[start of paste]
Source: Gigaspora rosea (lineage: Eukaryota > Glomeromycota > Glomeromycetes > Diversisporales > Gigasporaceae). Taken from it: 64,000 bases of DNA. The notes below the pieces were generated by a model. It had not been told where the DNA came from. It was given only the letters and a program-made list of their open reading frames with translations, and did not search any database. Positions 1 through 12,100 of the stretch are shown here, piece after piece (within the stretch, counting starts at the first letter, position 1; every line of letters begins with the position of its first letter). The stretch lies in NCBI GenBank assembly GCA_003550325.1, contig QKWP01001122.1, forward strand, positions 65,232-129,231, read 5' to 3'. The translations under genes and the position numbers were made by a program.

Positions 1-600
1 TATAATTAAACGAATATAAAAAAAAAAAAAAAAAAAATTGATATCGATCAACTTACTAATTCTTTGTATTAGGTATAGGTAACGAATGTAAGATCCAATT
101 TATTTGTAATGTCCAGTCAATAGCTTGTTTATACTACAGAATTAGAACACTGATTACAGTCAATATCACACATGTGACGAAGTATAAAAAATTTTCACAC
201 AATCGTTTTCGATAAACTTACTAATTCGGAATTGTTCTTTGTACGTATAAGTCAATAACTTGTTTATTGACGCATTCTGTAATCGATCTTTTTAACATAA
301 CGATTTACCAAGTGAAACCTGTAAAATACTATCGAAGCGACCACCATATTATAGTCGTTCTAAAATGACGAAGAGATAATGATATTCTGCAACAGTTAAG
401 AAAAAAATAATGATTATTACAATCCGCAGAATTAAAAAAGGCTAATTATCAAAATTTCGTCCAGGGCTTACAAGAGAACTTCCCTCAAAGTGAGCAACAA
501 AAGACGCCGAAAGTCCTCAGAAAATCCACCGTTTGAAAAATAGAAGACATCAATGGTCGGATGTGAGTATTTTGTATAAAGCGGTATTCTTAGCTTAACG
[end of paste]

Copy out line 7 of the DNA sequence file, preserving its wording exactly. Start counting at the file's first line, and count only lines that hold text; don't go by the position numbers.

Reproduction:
401 AAAAAAATAATGATTATTACAATCCGCAGAATTAAAAAAGGCTAATTATCAAAATTTCGTCCAGGGCTTACAAGAGAACTTCCCTCAAAGTGAGCAACAA